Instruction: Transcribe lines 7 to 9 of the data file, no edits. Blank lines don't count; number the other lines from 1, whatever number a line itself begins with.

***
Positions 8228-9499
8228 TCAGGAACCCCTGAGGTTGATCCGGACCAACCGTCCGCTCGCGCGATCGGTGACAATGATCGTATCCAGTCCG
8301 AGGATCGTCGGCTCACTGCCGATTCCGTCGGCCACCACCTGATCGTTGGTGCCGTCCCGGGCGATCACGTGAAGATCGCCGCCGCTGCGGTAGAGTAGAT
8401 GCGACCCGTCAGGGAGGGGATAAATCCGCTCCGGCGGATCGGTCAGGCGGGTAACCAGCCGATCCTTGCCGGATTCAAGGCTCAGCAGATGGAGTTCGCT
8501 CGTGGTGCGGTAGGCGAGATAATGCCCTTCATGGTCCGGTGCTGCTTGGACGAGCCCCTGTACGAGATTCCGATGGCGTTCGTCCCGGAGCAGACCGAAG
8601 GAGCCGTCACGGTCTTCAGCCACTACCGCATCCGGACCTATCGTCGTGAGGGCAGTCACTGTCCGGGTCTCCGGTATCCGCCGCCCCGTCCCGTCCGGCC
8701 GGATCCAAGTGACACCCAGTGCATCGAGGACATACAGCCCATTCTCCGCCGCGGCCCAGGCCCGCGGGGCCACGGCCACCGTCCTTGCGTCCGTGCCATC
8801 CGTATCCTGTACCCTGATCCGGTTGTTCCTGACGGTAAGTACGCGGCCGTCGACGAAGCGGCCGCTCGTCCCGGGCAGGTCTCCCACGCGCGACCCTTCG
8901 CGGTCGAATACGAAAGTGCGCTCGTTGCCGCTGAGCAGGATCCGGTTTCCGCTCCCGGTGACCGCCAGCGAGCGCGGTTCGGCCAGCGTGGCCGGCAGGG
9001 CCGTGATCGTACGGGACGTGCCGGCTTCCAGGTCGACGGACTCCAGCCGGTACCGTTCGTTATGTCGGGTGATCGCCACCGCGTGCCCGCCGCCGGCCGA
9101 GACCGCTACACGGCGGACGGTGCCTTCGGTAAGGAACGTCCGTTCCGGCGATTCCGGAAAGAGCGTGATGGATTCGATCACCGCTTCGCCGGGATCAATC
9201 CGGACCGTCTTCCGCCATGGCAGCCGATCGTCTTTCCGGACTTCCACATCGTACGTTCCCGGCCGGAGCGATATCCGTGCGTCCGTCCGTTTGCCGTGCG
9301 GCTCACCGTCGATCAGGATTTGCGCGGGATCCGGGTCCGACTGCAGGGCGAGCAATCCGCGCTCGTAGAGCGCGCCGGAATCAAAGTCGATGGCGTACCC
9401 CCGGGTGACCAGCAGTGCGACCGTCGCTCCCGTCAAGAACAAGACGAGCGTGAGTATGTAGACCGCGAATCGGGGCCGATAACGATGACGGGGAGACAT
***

8701 GGATCCAAGTGACACCCAGTGCATCGAGGACATACAGCCCATTCTCCGCCGCGGCCCAGGCCCGCGGGGCCACGGCCACCGTCCTTGCGTCCGTGCCATC
8801 CGTATCCTGTACCCTGATCCGGTTGTTCCTGACGGTAAGTACGCGGCCGTCGACGAAGCGGCCGCTCGTCCCGGGCAGGTCTCCCACGCGCGACCCTTCG
8901 CGGTCGAATACGAAAGTGCGCTCGTTGCCGCTGAGCAGGATCCGGTTTCCGCTCCCGGTGACCGCCAGCGAGCGCGGTTCGGCCAGCGTGGCCGGCAGGG